This tool has information on what movie tickets, gold, and oil have cost every year since 1910.

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A Free Economy and What It Will Do to Us

Shapiro, C. (2000). Will E-Commerce Erode Liberty? Harvard Business Review. Retrieved from

In this article, Carl Shapiro discusses the effects of the evolution of the internet on the privacy rights of most Americans. Throughout the article, he notes that there is increasing pressure for information to made free of charge to the entirety of cyberspace. He states that because of this, businesses are scrambling to discover fresh business models that will enable them to continue operating while still providing their services to the public. His final analysis has to do with the somewhat popular practice of selling user information to other corporations, which is of course where his underlying question regarding liberty comes from.

Kaser, R. (2000, May). If Information Wants to Be Free . . . Then Who’s Going to Pay for It? D-Lib Magazine, 6(5). Retrieved from

In this article, Kaser examines the current trends of how the internet is affecting information price and distribution. He also examines the underlying cultural trends and attitudes towards freedom of information in our culture.

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Chapters Four and Five

Lessig, Lawrence. (2004). Free culture: How big media uses technology and the law to lock down culture and control creativity. New York, NY: The Penguin Press.

Chapter 4

Throughout chapter four, Lessig discusses how many of our modern media industry leaders have grown out of what were considered pirates in the industry.
The film industry, for instance, came into existance in California because the starting minds of the business wanted to escape the extreme restrictions present in the Eastern part of the US.
The music industry initially did not have any regulations concerning the copying of music using a fonograph in your own home. Congress amended this in 1909, but it set the minimum price that a publisher would pay the writer of the music.


Chapter 5

In this chapter, Lessig makes distinctions between different types of piracy of content that happens on the internet. He determines that there are four basic types of piracy, and that only one of them is strictly harmful.

Lessig then states that, in order for piracy to be properly regulated, there must be distinctions made between the different types. He also says that corporations must realize that piracy can be helpful in promoting awareness of a product. Finally, companies must be able to make more reaslistic assumptions about the income they are losing as a result of piracy.

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Chapter Two: “Mere Copyists”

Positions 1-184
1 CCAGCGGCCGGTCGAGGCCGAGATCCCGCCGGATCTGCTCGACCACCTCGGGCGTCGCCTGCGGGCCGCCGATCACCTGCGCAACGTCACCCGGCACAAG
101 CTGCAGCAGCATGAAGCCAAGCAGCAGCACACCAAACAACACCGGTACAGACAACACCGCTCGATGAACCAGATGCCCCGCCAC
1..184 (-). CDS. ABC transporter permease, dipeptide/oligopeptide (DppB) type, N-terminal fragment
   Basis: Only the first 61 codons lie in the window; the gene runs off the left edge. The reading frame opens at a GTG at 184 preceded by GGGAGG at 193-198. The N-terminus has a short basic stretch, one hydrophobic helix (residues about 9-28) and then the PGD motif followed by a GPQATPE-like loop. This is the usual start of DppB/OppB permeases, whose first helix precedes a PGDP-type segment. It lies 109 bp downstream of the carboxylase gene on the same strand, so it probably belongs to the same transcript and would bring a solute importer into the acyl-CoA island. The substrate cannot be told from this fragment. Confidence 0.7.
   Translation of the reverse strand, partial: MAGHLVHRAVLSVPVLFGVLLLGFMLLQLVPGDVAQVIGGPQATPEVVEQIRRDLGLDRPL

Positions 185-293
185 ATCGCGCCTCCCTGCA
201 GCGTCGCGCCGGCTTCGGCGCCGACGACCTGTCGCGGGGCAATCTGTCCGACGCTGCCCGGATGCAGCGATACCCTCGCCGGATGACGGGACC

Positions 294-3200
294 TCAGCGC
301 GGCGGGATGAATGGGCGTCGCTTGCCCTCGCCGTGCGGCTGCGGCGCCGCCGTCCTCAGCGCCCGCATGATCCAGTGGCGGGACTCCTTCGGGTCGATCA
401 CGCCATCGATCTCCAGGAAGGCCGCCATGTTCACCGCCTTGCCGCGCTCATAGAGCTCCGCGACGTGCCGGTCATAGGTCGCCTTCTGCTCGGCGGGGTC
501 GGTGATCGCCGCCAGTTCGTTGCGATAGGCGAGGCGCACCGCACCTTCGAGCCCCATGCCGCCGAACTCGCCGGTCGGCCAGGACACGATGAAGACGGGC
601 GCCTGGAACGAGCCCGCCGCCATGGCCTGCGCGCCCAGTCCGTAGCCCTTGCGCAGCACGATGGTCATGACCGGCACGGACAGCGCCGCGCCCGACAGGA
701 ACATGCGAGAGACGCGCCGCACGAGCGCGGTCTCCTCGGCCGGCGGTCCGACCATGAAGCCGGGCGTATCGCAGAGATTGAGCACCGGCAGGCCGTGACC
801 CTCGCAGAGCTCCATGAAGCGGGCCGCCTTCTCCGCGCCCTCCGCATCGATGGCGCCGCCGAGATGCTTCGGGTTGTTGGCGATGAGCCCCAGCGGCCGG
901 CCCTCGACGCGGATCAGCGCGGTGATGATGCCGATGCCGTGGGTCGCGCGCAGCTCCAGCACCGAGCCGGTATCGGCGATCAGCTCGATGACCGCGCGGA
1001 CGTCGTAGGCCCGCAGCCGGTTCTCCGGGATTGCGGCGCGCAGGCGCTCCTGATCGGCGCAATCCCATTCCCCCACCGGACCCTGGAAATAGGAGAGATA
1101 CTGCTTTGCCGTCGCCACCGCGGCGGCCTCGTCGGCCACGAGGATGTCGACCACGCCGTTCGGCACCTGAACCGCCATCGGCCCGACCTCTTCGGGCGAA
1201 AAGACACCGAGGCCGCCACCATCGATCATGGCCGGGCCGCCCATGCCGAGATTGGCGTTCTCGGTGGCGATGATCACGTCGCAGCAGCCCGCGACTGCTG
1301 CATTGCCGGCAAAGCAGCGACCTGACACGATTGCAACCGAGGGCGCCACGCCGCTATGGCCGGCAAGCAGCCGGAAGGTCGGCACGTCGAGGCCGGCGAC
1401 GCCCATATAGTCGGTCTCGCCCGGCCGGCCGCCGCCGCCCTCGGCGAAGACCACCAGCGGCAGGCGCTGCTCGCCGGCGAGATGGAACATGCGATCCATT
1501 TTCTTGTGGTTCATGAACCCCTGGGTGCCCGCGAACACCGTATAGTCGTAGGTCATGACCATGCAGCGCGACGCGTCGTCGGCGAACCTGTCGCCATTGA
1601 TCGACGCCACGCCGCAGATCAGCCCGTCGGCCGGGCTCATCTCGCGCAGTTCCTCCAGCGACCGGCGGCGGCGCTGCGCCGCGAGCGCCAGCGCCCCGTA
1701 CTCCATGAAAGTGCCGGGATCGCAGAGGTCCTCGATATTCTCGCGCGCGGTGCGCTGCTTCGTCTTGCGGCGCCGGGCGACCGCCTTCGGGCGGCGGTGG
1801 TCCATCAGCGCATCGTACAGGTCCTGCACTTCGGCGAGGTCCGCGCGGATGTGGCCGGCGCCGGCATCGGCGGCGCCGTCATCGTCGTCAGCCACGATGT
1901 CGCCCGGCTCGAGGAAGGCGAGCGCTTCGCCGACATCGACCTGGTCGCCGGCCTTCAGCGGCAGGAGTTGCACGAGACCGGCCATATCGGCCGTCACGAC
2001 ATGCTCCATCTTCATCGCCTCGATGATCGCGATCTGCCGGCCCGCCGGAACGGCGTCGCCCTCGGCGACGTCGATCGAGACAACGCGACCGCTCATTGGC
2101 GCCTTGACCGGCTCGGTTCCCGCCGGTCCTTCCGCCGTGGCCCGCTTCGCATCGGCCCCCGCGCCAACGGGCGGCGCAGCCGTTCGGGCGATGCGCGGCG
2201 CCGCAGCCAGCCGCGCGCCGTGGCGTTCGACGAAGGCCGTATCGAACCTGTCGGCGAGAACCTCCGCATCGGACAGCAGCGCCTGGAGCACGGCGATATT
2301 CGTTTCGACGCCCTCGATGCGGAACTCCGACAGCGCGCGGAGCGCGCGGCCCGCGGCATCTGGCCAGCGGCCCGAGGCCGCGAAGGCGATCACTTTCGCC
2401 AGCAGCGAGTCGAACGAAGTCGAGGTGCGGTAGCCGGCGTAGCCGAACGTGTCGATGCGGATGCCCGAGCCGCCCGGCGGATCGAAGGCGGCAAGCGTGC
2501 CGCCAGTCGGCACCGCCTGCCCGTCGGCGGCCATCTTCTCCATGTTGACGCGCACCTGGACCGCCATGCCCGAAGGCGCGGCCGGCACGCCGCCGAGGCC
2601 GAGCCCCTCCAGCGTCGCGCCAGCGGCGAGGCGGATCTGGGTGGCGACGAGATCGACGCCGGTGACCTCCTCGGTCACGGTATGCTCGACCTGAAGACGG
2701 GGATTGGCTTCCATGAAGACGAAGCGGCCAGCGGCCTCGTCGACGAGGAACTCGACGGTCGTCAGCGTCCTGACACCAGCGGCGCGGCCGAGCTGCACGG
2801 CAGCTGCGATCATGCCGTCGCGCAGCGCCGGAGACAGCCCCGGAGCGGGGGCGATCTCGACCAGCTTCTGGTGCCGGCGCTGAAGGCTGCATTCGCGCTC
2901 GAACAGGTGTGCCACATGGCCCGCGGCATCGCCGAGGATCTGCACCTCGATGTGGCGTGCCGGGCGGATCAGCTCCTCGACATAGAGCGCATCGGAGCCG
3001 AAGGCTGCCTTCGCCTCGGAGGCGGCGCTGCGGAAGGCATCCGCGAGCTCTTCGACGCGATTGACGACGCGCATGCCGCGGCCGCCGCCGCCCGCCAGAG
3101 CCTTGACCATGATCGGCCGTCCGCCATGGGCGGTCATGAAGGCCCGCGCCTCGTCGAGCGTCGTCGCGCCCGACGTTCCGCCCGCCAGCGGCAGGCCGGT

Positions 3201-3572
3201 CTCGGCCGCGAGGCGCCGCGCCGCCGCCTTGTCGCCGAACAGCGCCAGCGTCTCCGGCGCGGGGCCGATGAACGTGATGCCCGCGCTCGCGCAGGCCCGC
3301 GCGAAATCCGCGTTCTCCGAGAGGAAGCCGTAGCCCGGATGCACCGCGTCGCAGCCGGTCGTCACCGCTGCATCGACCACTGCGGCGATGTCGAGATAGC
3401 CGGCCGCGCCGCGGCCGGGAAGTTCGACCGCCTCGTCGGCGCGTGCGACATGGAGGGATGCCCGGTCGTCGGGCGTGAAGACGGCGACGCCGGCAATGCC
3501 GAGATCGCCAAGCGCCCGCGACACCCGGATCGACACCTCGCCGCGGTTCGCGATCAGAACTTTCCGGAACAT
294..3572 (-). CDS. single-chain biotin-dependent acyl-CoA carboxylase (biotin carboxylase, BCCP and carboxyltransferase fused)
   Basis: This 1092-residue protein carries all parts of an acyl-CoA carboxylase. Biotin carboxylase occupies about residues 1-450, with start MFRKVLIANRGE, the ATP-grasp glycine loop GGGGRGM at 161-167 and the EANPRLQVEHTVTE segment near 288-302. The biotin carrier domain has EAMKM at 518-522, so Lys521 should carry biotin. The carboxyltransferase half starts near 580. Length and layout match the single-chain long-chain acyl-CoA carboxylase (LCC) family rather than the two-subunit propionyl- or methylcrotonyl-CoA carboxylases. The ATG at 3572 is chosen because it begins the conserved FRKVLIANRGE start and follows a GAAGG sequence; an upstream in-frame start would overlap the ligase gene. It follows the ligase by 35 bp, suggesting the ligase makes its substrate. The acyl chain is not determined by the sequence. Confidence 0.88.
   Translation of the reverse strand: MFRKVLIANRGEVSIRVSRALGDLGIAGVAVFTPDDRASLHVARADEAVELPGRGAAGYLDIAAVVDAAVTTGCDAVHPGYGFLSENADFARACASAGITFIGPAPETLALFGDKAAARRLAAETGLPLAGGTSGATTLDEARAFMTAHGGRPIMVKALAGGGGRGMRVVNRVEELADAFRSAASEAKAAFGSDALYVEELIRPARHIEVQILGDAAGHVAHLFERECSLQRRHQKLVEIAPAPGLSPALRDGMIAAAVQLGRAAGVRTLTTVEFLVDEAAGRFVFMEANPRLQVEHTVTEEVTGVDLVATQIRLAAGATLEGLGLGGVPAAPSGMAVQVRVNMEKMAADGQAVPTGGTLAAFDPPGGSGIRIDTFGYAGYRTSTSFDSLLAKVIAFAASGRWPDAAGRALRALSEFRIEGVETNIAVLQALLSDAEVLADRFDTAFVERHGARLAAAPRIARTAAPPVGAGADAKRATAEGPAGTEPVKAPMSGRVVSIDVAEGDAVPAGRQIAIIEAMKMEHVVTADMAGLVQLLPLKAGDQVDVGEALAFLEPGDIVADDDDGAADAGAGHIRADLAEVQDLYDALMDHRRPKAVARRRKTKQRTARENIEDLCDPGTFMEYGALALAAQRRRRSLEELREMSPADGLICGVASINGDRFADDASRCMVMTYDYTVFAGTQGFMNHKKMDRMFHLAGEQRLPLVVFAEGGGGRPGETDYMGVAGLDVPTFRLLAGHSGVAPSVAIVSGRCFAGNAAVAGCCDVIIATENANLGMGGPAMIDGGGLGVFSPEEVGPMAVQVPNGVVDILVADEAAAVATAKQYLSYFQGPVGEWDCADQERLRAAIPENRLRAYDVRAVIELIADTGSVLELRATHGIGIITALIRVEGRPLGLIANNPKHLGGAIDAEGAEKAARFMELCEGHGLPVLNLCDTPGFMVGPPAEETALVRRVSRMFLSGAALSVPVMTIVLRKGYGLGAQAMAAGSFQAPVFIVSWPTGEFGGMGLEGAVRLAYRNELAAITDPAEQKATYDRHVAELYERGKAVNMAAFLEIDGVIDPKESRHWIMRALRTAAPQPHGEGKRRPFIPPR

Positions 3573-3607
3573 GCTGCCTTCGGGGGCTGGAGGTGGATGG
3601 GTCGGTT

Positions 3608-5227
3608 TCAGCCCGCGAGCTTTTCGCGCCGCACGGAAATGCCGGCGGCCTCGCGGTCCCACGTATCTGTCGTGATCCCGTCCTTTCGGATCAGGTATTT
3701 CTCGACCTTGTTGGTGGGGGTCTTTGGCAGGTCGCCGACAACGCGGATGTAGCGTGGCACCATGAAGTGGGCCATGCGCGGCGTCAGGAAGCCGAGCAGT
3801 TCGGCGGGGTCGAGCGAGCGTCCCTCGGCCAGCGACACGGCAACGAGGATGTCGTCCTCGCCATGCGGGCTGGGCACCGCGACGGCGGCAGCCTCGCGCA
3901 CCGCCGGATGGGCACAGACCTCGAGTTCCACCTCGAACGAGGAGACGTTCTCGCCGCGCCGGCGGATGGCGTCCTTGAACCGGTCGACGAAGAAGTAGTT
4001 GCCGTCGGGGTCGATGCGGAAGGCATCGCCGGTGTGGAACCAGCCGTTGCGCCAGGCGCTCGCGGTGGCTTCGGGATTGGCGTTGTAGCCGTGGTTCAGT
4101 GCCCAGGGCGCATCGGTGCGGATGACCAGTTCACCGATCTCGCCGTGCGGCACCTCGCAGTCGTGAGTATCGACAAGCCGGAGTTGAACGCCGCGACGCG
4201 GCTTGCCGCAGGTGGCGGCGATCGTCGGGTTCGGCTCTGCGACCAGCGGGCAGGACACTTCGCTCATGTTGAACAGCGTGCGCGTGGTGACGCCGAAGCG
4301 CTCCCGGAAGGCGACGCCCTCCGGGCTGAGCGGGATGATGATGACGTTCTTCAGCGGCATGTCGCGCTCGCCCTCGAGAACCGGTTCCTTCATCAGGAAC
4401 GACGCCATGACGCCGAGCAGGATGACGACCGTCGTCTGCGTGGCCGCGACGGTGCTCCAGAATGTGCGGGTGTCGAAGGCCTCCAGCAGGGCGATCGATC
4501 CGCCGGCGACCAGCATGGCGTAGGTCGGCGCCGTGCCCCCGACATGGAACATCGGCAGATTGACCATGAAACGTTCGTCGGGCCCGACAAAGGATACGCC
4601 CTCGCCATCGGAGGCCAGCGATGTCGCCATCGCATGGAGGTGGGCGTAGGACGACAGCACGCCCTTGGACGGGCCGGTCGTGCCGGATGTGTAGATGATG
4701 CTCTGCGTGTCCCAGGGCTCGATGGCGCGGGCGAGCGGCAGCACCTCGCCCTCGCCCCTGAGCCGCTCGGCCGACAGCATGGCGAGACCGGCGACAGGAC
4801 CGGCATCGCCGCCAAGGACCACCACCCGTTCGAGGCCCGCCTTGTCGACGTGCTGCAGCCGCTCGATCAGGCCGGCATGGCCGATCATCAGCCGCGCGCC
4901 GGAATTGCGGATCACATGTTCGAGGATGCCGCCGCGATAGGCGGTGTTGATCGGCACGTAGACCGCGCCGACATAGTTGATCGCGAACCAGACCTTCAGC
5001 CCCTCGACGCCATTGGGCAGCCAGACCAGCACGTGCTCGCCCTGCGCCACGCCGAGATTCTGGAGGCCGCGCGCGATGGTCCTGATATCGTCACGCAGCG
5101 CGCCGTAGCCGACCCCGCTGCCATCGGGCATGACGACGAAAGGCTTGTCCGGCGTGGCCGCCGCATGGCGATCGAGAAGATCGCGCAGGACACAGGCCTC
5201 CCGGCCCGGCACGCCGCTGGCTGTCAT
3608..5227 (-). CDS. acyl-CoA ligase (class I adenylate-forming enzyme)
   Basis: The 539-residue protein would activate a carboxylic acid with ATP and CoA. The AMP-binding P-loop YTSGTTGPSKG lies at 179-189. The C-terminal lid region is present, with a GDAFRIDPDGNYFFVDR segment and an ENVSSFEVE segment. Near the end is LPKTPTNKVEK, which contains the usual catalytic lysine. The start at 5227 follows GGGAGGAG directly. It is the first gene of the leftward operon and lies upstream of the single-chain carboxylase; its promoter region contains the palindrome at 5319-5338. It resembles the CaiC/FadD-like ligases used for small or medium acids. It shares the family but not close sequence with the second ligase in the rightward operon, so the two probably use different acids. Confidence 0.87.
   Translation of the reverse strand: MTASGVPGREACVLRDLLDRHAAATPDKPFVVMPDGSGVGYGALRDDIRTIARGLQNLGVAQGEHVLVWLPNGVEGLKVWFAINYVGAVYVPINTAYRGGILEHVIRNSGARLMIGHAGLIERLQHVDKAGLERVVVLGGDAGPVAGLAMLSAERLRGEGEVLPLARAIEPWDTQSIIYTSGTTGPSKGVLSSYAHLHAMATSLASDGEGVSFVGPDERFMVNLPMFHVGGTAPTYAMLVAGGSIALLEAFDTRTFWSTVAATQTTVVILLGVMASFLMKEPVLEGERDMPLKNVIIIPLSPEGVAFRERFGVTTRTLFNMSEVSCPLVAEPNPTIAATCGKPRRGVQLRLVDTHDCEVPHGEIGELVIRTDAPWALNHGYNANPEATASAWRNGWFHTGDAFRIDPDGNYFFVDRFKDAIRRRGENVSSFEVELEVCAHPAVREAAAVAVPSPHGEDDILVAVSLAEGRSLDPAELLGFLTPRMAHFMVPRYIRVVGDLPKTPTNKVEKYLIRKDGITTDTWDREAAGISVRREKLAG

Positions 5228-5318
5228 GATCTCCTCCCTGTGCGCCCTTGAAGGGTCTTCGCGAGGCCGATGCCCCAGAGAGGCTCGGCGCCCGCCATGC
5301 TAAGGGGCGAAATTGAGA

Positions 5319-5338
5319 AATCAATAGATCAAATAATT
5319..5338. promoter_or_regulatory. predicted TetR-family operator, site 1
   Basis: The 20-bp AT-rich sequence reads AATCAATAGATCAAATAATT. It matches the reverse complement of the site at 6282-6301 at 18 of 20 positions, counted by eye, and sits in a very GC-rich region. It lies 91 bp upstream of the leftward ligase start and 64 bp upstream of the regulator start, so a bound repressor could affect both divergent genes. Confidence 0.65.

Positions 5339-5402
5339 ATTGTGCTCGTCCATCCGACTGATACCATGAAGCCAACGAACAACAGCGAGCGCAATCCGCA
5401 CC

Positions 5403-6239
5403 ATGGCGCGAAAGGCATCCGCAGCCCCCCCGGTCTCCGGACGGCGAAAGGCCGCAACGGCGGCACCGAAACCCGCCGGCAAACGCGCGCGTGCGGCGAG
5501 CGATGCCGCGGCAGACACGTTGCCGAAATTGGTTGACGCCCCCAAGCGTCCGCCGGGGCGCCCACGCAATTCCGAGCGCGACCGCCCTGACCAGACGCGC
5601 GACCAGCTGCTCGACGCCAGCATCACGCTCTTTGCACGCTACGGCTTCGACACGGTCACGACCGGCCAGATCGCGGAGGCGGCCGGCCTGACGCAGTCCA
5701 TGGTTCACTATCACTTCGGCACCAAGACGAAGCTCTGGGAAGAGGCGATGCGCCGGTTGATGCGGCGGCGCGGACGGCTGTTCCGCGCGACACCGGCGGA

Lessig, Lawrence. (2004). Free culture: How big media uses technology and the law to lock down culture and control creativity. New York, NY: The Penguin Press.

Lessig starts out the second chapter with a discussion of the invention of photography. In 1839, Louis Daguerre invented what was essentially photography; however, it was extremely expensive and complicated. There was a lot of demand for these “daguerreotypes” and so many people began looking to try and find a way to make the process cheaper. Finally, a man named George Eastman invented the film roll which allowed for film to be transported and developed very cheaply. Suddenly, film was able to take off as a hobby for the laymen. However, there was an argument over whether people should be allowed to capture pictures of whatever they wanted without permission. Lessig implies that, in today’s legal framework, the Supreme Court decision would have fallen so that photographers would have been required to acquire permission of the things they photographed.

The next part of the chapter details how blogging has taken the once high and mighty world of journalism and brought it to the people, so that they might communicate about current events themselves. The people are now able to discuss information and events among themselves, free of the societal shame that follows political discussion. This new communication method allows for true democracy and public forum by allowing people to promote the thoughts and ideas that they find worthy of the public eye.

The final part of the chapter discusses the importance of teaching children to become literate in the grammar of the new media. Lessig interviews John Seely Brown, chief scientist of the Xerox Corporation. Brown says that people learn by tinkering and, by extension, that we should allow people, especially students, to tinker with digital technologies instead of only physical ones.